June 2009, Vol. 132, No. 6
The prominence of Boston area colleges and universities
Denis M. McSweeney and Walter J. Marshall
Regional Commissioner, Boston/New York regional office, Bureau of Labor Statistics.
Walter J. Marshall
Regional Economist formerly with the Boston Regional Office, Bureau of Labor Statistics.
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BThe Boston metropolitan area1 is recognized by many for its concentration of prestigious private colleges and universities. The metropolitan area is home to 85 private colleges and universities employing 70,000 people and attracting more than 360,000 students from all over the world. This report uses employment and wage data from the Bureau of Labor Statistics (BLS) Quarterly Census of Employment and Wages (QCEW) program for the years 1990 and 20072 to analyze the labor market impact and contribution of these institutions of higher education to the Boston area economy.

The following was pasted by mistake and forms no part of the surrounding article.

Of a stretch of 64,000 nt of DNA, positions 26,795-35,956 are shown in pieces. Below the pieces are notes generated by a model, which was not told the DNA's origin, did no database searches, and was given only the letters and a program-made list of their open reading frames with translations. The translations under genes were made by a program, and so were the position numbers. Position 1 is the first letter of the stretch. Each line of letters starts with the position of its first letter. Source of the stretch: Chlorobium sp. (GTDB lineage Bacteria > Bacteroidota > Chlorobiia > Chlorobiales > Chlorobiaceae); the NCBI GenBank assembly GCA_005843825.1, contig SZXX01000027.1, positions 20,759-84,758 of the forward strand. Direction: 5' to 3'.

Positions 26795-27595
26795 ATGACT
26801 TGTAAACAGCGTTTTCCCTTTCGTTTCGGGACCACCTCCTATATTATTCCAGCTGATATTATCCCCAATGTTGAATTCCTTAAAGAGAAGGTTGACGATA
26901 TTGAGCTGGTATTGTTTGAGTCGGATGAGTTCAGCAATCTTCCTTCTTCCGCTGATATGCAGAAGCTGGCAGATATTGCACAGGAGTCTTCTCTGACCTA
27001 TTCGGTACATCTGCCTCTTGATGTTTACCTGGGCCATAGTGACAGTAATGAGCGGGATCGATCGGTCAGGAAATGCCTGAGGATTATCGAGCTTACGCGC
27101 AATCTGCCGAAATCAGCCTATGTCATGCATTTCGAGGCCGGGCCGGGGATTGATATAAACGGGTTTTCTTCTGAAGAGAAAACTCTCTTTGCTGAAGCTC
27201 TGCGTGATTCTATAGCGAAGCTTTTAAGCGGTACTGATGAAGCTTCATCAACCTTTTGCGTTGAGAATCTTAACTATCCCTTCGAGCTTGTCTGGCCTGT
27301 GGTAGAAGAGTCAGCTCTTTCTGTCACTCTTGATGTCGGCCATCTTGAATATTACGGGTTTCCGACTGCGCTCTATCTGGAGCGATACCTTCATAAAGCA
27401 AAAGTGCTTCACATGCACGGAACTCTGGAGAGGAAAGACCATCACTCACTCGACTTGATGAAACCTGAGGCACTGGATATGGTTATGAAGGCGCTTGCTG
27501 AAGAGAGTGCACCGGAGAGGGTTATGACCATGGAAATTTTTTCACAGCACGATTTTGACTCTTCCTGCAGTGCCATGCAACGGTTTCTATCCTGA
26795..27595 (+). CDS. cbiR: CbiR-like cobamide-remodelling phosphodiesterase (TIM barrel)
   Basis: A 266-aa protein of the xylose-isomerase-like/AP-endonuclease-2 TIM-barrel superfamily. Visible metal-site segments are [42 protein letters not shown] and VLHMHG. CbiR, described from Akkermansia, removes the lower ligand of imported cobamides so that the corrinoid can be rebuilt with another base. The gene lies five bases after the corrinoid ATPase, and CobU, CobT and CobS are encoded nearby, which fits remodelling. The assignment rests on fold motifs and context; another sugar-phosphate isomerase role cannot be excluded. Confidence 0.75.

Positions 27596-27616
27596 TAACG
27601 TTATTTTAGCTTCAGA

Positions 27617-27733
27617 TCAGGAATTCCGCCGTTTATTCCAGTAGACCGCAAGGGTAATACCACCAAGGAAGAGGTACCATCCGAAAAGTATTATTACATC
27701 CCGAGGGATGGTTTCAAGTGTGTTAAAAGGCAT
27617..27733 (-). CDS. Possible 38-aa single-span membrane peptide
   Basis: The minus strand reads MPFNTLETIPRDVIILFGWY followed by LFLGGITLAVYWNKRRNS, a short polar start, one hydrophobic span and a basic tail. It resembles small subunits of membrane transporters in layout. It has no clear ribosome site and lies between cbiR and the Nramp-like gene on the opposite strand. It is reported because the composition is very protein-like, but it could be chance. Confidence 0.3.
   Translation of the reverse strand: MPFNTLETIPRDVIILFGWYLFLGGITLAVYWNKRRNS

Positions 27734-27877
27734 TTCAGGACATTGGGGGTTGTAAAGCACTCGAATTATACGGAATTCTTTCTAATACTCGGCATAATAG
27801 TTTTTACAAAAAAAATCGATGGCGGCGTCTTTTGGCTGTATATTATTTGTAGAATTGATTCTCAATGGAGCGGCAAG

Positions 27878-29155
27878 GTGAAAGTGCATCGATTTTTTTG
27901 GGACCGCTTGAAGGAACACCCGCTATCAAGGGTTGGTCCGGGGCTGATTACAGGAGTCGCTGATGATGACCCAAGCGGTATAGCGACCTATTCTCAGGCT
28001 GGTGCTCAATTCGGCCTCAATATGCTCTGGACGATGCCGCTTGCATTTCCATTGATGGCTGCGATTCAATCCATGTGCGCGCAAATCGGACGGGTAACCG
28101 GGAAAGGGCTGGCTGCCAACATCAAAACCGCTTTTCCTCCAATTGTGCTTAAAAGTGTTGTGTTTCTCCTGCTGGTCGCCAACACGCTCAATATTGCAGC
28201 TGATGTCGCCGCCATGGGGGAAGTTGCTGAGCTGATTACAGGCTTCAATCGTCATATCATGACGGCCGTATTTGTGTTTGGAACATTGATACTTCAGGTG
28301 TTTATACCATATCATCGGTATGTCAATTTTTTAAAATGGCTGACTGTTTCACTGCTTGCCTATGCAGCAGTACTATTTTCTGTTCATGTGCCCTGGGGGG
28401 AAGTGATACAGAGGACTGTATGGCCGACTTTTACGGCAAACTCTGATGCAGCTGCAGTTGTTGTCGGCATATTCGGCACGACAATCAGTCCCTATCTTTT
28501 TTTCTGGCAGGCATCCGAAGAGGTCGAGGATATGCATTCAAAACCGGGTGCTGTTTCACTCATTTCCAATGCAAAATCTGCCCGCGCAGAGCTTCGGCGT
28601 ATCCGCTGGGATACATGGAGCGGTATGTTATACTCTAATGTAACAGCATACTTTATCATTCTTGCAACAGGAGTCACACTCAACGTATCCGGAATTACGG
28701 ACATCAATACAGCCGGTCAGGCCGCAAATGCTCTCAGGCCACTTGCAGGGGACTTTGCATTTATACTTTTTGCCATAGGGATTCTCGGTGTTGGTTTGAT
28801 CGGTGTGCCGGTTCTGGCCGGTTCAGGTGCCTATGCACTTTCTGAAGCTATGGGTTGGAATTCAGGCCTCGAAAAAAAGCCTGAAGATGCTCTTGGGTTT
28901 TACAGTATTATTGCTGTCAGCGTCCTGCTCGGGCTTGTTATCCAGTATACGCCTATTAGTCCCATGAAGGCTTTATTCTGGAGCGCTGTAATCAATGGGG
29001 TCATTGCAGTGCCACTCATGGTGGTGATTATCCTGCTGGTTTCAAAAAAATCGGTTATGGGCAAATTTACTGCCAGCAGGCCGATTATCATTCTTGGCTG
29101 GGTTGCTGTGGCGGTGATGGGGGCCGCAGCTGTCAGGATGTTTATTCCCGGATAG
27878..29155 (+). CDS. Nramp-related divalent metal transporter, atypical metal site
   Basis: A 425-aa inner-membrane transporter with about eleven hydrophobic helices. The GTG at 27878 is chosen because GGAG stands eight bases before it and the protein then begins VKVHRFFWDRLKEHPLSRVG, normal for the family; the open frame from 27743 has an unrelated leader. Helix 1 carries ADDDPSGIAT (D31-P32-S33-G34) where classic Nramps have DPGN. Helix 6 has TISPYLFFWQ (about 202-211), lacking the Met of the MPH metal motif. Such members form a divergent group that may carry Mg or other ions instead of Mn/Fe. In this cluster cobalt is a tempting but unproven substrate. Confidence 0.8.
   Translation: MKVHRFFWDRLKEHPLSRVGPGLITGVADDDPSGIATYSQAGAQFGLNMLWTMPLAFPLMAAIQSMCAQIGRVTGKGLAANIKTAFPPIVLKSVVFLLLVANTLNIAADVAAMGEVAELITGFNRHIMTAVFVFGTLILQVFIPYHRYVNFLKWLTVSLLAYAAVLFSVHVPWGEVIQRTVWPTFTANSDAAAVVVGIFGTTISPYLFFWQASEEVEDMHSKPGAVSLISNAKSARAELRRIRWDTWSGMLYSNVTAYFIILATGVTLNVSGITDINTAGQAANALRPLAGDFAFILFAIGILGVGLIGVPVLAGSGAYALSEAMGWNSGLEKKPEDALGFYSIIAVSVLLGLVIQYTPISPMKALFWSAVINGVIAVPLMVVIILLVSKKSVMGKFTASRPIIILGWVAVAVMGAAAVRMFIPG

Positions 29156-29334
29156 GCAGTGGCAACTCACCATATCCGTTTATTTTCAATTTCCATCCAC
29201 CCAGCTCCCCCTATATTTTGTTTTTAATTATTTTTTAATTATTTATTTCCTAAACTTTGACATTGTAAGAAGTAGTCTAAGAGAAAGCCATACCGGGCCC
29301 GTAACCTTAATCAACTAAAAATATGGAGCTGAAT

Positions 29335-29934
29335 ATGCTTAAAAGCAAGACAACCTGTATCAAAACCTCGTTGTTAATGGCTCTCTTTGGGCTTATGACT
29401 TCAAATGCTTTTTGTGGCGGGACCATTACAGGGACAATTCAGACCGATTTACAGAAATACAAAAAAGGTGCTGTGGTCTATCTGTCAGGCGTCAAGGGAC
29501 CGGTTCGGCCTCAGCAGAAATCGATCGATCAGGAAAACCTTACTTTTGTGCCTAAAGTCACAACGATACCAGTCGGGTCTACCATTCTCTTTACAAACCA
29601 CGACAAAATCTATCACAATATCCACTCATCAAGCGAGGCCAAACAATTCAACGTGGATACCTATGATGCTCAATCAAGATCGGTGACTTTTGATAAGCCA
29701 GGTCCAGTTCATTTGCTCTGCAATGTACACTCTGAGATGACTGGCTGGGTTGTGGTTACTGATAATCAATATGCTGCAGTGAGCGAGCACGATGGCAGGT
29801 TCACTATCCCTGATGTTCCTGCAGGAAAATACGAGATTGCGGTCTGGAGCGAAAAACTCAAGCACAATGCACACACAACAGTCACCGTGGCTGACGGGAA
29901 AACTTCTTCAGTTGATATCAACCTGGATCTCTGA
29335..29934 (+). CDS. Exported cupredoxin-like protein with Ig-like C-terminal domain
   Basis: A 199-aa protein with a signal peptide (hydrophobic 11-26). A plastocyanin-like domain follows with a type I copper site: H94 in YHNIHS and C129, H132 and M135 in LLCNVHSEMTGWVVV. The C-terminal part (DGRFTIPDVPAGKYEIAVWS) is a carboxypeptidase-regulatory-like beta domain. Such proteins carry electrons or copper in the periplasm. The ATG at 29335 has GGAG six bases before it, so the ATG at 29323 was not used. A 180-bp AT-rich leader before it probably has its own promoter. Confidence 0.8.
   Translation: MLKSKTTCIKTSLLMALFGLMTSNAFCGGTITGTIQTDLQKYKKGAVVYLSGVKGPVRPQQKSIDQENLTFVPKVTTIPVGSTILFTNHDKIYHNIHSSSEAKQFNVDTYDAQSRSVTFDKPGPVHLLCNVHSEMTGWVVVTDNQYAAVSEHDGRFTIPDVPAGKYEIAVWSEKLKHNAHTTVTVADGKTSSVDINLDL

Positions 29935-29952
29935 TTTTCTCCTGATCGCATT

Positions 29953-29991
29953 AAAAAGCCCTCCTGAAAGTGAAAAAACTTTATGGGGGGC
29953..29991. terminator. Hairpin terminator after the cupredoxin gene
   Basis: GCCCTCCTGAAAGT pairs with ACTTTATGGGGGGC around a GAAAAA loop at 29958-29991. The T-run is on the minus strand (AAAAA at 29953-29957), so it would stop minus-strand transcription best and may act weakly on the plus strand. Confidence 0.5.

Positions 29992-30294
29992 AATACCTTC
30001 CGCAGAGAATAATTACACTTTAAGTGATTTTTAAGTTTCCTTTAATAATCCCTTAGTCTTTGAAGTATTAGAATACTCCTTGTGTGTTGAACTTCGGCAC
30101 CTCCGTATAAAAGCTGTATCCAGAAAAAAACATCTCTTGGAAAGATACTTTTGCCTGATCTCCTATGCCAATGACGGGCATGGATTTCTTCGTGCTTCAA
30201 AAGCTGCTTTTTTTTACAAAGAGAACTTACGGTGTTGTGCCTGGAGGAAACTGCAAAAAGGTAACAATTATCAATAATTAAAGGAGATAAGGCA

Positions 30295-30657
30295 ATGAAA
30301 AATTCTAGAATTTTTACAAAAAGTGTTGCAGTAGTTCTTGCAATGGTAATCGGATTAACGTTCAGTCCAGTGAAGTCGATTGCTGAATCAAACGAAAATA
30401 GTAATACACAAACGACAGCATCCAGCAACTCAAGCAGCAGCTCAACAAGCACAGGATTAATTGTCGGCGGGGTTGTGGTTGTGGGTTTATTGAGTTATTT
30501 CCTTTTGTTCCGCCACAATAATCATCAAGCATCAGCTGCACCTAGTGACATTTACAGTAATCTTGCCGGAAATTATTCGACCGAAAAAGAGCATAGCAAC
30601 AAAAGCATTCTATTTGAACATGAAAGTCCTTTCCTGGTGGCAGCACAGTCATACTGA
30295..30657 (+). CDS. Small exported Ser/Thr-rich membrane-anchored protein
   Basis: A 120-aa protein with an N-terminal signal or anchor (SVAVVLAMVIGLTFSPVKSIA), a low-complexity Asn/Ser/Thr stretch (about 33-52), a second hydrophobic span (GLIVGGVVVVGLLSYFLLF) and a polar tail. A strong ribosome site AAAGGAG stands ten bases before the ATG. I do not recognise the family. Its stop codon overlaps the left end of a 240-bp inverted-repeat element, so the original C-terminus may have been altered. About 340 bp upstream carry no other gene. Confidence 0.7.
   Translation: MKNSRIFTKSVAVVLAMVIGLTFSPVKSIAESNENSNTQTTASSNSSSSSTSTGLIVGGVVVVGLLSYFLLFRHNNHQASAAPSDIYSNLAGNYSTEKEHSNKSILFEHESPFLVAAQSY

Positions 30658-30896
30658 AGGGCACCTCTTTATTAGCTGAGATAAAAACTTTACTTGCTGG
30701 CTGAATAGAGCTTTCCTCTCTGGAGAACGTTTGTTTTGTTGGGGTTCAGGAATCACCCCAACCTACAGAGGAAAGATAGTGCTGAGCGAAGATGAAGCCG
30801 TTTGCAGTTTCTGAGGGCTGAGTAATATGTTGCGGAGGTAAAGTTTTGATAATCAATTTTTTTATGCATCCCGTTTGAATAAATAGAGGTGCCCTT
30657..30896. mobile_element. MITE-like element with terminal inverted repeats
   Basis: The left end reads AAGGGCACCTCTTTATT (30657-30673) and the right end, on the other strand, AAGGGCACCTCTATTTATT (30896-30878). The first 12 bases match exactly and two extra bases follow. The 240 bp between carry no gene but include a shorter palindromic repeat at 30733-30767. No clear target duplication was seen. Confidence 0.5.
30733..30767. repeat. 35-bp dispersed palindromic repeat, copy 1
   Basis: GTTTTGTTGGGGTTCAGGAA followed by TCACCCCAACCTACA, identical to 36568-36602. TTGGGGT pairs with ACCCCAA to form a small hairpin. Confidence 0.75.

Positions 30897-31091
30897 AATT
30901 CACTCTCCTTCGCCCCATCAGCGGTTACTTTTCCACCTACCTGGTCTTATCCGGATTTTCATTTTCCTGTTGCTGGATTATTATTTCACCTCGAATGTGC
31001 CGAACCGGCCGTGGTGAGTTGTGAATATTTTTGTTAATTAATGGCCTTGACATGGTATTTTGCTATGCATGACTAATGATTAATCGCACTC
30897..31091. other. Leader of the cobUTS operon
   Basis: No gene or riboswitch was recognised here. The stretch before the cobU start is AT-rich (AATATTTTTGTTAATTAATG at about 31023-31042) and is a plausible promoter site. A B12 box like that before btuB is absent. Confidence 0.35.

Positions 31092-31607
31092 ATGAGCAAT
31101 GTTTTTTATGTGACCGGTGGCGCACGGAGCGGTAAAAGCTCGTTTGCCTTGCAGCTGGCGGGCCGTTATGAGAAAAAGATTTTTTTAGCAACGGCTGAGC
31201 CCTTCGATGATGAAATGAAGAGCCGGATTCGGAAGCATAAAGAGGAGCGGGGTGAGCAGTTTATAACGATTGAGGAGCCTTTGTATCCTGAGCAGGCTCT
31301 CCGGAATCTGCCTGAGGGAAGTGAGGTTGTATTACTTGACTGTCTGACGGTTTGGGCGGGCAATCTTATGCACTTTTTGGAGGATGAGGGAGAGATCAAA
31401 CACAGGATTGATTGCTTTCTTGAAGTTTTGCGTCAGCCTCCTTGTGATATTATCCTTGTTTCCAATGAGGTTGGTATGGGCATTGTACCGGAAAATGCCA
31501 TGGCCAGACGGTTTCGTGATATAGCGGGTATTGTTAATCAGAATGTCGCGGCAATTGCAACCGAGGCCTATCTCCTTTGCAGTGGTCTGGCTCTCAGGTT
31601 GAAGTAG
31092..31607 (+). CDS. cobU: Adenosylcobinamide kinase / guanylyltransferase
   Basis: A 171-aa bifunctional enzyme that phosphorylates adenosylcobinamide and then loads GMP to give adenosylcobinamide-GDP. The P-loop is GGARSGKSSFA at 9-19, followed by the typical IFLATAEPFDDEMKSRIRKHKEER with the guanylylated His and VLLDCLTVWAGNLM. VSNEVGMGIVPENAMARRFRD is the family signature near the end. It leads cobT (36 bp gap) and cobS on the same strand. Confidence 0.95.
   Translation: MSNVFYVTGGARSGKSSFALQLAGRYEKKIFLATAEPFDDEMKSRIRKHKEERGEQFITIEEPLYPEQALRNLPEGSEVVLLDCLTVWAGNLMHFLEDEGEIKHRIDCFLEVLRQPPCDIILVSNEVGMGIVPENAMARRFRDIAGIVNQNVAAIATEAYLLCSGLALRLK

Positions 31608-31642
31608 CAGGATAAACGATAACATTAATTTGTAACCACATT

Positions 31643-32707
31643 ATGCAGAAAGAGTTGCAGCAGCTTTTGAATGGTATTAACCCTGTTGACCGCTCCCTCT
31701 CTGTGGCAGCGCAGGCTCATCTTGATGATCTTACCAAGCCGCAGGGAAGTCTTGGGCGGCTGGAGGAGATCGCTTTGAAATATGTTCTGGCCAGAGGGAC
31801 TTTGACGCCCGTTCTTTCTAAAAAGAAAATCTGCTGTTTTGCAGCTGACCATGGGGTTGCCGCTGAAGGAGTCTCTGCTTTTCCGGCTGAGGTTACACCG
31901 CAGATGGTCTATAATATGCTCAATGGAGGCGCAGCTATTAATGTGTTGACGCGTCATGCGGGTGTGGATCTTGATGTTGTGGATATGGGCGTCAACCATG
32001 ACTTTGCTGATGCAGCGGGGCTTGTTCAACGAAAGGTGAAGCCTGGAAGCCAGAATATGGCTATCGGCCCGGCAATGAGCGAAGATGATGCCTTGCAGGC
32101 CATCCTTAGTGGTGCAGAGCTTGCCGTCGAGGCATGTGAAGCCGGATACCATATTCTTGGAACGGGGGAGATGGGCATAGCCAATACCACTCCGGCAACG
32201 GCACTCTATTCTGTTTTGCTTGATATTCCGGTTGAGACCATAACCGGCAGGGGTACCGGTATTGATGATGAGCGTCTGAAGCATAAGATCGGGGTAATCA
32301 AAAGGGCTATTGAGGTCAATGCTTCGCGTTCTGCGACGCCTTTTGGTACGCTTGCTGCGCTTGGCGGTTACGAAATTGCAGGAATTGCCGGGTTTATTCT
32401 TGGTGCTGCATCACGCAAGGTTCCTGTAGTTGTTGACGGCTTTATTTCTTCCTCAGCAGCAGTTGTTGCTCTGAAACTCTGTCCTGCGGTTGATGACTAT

The analysis indicates a strong and steady growth in both wages and employment, with job creation in colleges and universities almost double the rate for total private employment. Wage gains also were higher for those working in colleges and universities than for those in overall private industry. The continuing growth of colleges and universities enhances the quality of the labor force and fuels knowledge-based industries, which are attracted by that quality.
1 According to the BLS Quarterly Census of Employment and Wages (QCEW), the Boston metropolitan area is defined as all cities and towns in the Boston-Cambridge-Quincy, MA-NH, Metropolitan Statistical Area, which includes the Boston-Quincy, MA, Metropolitan Division—Norfolk, Plymouth, and Suffolk Counties; Cambridge-Newton-Framingham, MA, Metropolitan Division—Middlesex County; Essex County, MA, Metropolitan Division—Essex County; and Rockingham County-Strafford County, NH, Metropolitan Division—Rockingham and Strafford Counties.
2 1990 was chosen because it was the earliest year that the QCEW used the North American Industry Classification System (NAICS) code 611310, which includes all private 4-year colleges, universities, and professional schools (for example, business administration, dental, law, and medical schools), as well as theological seminaries, that grant baccalaureate or graduate degrees.
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